One of the key regional impacts of such a development will be a near paranoia in Tehran and a veritable rush to develop ‘deterrent forces’ such as CBW, setting us up for the next stage in the war against the ‘axis of evil’. In other words the aftermath of ‘regime change’ could be crucial in deciding the future, and perhaps a defining measure of this will be whether the US installs itself as a permanent military presence in Iraq.

What chance of avoiding war?

In such a combination of circumstances, an exit strategy for the UK might quickly come to be considered – to put it at its mildest – rather important.

In that case, then the first point to make is that primary US requirements are for

  • regional control of Gulf oil;
  • regime termination before the 2004 Presidential election;
  • as a secondary aim, control of Iraqi weapons of mass destruction developments.

The second and third of these may just be negotiable, but the first must ultimately be subject to longer-term consensus. At least because it is not a stated US aim, there is less loss of face if this is not achieved as a part of the process of war avoidance.

The primary Iraqi regime requirement is for regime survival – external exile is not viable. However, there is just a possibility that internal leadership exile might be negotiable and might then facilitate acceptable regime change. This in turn could also make possible effective UNMOVIC engagement, regime formation under UN (not US) auspices and the consequent return of a large proportion of the highly-educated Iraqi diaspora.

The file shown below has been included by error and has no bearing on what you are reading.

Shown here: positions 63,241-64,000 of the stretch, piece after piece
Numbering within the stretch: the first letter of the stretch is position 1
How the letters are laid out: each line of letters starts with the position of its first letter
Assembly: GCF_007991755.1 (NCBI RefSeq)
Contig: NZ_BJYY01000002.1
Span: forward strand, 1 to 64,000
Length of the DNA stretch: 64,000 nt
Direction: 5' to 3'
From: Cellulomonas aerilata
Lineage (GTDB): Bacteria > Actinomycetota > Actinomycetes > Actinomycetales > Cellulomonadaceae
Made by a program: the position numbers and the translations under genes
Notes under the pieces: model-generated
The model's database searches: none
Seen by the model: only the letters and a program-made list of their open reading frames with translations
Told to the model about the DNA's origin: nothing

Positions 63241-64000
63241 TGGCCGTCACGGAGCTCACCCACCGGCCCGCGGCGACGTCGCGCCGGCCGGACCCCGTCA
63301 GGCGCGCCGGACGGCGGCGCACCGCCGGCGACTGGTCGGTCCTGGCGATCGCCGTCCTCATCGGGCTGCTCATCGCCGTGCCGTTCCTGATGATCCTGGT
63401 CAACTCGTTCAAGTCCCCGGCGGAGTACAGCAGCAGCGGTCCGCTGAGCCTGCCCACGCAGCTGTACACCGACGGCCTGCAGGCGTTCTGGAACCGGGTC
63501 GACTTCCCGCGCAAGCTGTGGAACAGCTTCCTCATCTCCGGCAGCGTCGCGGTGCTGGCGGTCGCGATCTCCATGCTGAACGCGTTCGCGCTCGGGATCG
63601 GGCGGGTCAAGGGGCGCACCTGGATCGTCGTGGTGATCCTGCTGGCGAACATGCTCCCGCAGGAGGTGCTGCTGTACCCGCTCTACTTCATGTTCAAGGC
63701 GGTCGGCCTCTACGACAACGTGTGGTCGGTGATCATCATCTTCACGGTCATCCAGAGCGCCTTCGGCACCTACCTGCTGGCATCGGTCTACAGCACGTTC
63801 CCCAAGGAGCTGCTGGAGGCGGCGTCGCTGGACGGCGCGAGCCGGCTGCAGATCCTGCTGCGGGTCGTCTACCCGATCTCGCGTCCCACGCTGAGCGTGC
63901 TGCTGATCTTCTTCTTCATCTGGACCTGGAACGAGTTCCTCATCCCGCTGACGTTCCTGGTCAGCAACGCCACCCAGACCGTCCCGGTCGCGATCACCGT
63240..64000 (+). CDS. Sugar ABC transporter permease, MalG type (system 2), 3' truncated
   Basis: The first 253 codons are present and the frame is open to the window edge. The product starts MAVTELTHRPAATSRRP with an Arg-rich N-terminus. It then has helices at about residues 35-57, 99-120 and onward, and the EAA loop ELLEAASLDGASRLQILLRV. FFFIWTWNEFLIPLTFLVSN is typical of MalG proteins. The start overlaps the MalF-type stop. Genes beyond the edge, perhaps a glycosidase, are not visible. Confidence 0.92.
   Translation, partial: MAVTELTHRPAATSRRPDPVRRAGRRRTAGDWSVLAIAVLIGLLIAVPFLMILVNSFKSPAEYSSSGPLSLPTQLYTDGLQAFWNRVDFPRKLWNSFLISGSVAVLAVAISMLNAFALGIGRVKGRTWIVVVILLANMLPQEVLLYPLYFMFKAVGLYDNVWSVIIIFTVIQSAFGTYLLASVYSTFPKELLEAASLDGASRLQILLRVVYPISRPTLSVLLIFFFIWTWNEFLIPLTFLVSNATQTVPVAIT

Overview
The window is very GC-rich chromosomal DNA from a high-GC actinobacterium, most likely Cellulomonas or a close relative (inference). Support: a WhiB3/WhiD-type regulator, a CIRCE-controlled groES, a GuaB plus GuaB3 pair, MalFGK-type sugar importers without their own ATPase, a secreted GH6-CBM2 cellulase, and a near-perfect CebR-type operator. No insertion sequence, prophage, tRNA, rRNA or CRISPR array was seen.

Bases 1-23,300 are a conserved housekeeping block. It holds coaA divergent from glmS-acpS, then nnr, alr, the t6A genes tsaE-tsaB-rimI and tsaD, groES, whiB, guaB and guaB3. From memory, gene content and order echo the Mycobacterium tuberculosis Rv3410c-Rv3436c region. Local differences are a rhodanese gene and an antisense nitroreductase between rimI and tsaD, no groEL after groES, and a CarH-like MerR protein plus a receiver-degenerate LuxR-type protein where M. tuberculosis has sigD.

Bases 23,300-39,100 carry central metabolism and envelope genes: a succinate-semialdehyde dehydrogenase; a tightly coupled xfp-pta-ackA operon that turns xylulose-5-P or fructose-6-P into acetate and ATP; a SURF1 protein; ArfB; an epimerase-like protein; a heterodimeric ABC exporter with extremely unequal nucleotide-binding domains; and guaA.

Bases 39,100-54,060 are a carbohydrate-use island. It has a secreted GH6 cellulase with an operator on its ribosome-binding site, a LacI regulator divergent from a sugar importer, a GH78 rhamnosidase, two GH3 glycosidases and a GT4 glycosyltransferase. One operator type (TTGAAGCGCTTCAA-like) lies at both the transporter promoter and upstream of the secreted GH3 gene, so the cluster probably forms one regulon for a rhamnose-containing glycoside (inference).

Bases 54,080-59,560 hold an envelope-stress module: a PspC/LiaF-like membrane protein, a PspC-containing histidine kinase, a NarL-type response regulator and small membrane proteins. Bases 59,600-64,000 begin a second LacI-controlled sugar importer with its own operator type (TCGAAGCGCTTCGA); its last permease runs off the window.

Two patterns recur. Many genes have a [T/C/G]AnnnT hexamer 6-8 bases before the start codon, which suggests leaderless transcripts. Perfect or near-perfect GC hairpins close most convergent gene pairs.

In the event that Washington proceeds towards regime termination in early February by military means, Britain could choose to intervene with support for an EU initiative to bring together high-level Iraqi, US, EU, Russian and regional officials (at cabinet rank) to investigate alternatives including internal Iraqi leadership exile and the establishment of a UN-facilitated process of regime change.

Such an EU initiative, which is now likely in any case, would not make any impact in Washington unless the UK supported it. If Britain did so and made it clear that military assistance was not otherwise available, then US acceptance might be forthcoming.

If, on the contrary, the US persisted with forced regime change in the face of a seriously mediated EU negotiating process, then it would be relatively easy for the British to withdraw support for US unilateral action. That would no doubt precipitate a crisis in Anglo–American relations – but, though grave, it might still be on a far smaller scale than the Euro–American crisis developing alongside.

A concerted diplomatic and political effort of this kind might just – even at this late stage – be sufficient, in combination with the opposition to war now building in the United States, to convince Bush’s advisers that re-election in 2004 might best be served by avoiding a war in 2003.